Identification of immune responsive protein epitopes in theileria parva and the tick vector rhipicephalus appendiculatus
Kigoni, Milcah Wagio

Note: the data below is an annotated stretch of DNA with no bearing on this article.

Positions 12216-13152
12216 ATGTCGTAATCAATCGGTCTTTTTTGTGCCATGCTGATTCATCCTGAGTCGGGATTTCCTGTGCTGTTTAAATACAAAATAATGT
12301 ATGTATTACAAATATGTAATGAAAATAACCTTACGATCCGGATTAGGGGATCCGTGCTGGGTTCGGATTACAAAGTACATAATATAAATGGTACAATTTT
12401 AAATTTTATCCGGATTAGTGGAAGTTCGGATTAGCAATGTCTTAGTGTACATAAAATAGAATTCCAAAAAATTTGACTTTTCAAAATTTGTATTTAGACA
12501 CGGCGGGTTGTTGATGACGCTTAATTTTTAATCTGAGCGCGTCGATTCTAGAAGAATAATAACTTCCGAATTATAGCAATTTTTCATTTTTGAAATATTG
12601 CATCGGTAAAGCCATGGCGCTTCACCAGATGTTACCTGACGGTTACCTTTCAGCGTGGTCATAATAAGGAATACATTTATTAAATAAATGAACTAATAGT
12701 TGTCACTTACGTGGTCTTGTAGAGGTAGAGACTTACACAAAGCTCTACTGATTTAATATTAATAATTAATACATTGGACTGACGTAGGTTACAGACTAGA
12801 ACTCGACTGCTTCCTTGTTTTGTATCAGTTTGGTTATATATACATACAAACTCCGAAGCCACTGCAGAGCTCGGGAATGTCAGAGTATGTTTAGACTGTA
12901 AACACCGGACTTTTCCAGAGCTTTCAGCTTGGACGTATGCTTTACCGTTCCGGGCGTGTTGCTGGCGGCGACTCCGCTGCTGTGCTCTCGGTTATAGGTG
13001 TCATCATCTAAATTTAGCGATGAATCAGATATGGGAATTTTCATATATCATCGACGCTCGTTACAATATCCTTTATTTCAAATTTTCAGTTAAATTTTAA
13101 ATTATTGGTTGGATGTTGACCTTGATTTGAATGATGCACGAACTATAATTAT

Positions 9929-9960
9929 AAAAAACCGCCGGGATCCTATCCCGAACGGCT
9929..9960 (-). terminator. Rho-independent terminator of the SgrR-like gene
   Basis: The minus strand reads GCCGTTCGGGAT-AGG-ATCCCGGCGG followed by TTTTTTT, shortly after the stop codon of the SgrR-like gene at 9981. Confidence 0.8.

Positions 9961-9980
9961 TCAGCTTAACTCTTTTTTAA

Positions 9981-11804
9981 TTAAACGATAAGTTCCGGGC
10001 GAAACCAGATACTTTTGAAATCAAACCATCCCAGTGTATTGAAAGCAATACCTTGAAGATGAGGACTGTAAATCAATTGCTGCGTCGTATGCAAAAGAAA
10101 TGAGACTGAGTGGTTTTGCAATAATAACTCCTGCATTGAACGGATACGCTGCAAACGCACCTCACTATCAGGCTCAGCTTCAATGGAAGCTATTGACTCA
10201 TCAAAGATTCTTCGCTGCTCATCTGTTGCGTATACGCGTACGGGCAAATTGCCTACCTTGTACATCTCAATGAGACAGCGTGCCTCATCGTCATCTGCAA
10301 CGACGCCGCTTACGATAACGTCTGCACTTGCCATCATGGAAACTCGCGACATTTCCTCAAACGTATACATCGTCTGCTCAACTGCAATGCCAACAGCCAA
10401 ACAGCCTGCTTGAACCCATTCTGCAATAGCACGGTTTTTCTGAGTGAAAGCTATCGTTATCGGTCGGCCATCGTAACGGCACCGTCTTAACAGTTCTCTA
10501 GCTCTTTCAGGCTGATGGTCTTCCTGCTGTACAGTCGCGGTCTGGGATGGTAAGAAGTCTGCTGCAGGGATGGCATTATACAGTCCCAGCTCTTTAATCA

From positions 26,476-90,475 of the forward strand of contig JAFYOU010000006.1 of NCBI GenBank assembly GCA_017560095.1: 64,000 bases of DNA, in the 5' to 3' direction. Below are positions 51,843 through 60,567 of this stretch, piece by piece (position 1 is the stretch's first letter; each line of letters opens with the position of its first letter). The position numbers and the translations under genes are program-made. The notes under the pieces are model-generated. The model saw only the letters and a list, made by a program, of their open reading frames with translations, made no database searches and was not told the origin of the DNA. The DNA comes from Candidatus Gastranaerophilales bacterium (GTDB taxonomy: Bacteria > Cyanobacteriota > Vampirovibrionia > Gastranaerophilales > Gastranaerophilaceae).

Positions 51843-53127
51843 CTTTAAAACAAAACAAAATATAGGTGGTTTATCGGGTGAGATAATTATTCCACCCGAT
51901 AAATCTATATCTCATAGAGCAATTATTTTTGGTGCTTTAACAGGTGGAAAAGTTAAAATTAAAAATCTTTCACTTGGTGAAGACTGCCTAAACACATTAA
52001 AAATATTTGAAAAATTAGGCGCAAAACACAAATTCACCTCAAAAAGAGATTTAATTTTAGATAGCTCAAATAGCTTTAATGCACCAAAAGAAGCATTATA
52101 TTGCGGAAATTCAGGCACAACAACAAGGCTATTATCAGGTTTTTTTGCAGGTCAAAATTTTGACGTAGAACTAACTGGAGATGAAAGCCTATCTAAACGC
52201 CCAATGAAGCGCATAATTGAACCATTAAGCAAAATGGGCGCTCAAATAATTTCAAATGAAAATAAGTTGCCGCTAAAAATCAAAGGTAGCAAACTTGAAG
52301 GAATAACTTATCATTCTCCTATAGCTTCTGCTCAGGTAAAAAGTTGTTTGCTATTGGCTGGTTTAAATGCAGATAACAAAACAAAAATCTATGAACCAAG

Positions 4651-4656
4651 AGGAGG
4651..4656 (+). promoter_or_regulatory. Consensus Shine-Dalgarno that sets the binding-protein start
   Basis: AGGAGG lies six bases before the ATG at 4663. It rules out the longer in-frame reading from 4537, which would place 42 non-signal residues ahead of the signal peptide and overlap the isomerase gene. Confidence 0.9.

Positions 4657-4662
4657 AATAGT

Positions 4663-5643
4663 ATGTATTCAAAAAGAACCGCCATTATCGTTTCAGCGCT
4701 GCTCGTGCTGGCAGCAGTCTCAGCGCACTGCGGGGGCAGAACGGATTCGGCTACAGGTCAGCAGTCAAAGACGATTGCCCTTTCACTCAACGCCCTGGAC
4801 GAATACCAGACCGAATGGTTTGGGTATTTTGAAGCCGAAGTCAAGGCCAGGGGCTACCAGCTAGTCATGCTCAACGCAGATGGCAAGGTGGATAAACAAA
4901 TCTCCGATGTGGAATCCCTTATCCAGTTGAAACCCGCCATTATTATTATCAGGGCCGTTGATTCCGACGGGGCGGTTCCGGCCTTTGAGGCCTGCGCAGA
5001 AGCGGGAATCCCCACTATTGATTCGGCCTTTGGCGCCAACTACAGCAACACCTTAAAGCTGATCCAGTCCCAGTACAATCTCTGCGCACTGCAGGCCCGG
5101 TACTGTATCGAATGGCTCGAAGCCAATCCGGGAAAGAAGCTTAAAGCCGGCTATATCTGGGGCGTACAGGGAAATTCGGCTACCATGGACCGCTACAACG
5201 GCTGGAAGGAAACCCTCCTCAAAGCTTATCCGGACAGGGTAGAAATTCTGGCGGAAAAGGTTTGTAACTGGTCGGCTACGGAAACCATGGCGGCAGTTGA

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Vector-borne diseases are some of the most widely distributed and poorly controlled diseases that affect both humans and livestock globally. East Coast Fever (ECF) is a tick-borne disease caused by the protozoan parasite Theileria parva, which is transmitted by the Rhipicephalus appendiculatus ticks. It is endemic in Eastern, Central and Southern Africa, where it kills at least 1 million cattle and causes economic losses exceeding 300 million USD annually. Current control methods such as chemotherapy, vector control using acaricides and immunization by Infection and Treatment Method (ItM) have not been effective in mitigating ECF. Although research is ongoing, an effective subunit vaccine against the disease is still elusive. Proteins facilitate most biological processes and their high tendency to be antigenic, makes them important targets for subunit vaccine development. One of the approaches to elucidate the function of such proteins is through protein-protein interaction studies, which are based on the 'guilty by association' principle. ECF vaccine research has mainly been focused on the hostparasite protein interaction. However, transmission of T parva is dependent on its ability to survive in the tick vector. Therefore, targeting parasite and vector antigenic proteins expressed during tick life cycle stages, may lead to discovery of potential ECF transmission-blocking vaccine candidates. This study, therefore, aimed to develop a computational model that could predict protein-protein interactions between T parva and its tick vector, so as to unravel proteins that are vital for vector and parasite survival. Also, the study predicted potential immune responsive epitopes in these proteins as targets for vaccine development. A machine learning approach, Support Vector Machine (SVM), was trained at an accuracy of 93.14%, to classify between interacting and non-interacting proteins. The model's performance was evaluated by the area under curve (AUC) of a receiver operative characteristics (ROC) curve. Immunoinformatics tools were used identify MBC class I and class II epitopes. A total of 9,917 proteinprotein interactions were predicted between the tick vector and parasite proteins at a prediction value range of 1-2.8, indicating possibility of very strong interaction. Subsequently, 261 and 1,479 epitopes were predicted in R. appendiculatus and T parva proteins respectively The functional domains identified in the interacting proteins, revealed that these proteins are involved in numerous cellular functions that are important for parasite and vector survival. Additionally, literature showed that most tick proteins involved in the interactions are known anti-tick vaccine candidates, but none have been studied as transmission blocking vaccines. The study concluded that protein interaction occurs between parasite and vector proteins that play key cellular functions for the survival ECF parasite and vector. Further, that the interacting proteins have epitopes with potential to induce a protective immune response when used to vaccinate the cattle. Hence, uptake of immune response components during tick feeding may inhibit protein function, which in turn affects parasite and vector survival. These proteins are therefore good targets for a cocktail transmission blocking vaccine against East Coast Fever but appropriate screening procedures are needed to validate the best candidates. This approach offers the advantage of controlling both tick numbers and disrupting the tick vector-pathogen interface therefore blocking ECF transmission to the bovine host.